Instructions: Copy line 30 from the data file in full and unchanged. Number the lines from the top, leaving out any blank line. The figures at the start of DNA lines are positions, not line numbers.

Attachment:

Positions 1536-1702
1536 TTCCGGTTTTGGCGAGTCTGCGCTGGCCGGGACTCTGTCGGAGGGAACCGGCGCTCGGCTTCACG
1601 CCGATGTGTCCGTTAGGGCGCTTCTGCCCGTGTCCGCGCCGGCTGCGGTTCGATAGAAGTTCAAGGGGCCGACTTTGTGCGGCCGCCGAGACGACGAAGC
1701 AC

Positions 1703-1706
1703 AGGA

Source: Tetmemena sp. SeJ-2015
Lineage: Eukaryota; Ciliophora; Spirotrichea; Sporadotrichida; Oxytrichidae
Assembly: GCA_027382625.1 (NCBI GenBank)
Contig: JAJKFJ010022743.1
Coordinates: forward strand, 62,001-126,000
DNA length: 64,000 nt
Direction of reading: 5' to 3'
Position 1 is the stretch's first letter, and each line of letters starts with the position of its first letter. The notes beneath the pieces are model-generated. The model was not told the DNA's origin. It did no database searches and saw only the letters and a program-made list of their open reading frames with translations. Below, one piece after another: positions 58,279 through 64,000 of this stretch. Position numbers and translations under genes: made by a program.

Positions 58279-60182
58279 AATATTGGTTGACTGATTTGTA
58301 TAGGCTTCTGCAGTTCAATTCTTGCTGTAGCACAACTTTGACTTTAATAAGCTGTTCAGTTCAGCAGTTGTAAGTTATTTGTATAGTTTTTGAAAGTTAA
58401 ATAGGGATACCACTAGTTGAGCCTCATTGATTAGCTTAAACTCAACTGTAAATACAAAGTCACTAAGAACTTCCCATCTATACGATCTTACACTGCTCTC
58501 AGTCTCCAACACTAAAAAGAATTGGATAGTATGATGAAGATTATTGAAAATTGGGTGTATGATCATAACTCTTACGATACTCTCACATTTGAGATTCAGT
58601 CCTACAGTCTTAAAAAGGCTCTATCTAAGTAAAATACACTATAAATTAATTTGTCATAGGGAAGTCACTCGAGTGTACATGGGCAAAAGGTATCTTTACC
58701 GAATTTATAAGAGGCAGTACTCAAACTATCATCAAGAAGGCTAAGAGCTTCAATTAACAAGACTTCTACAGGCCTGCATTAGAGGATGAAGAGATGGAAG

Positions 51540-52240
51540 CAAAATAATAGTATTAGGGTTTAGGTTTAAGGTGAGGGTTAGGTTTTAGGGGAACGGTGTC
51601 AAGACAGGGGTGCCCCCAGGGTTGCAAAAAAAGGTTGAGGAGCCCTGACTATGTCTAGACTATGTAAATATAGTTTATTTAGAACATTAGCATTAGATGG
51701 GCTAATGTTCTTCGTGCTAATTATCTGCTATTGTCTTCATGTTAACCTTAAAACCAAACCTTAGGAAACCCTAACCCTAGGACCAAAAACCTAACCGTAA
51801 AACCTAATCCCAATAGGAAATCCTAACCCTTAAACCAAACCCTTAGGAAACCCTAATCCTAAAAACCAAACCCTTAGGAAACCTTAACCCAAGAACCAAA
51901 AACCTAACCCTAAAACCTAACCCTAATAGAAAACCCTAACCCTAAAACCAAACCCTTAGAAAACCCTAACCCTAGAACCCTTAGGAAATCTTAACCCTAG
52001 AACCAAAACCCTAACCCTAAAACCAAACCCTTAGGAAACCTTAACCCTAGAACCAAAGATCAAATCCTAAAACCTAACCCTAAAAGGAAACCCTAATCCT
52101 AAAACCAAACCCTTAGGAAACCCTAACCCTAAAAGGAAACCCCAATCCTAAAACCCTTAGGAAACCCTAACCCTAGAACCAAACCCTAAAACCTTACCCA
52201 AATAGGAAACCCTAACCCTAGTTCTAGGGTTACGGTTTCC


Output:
52201 AATAGGAAACCCTAACCCTAGTTCTAGGGTTACGGTTTCC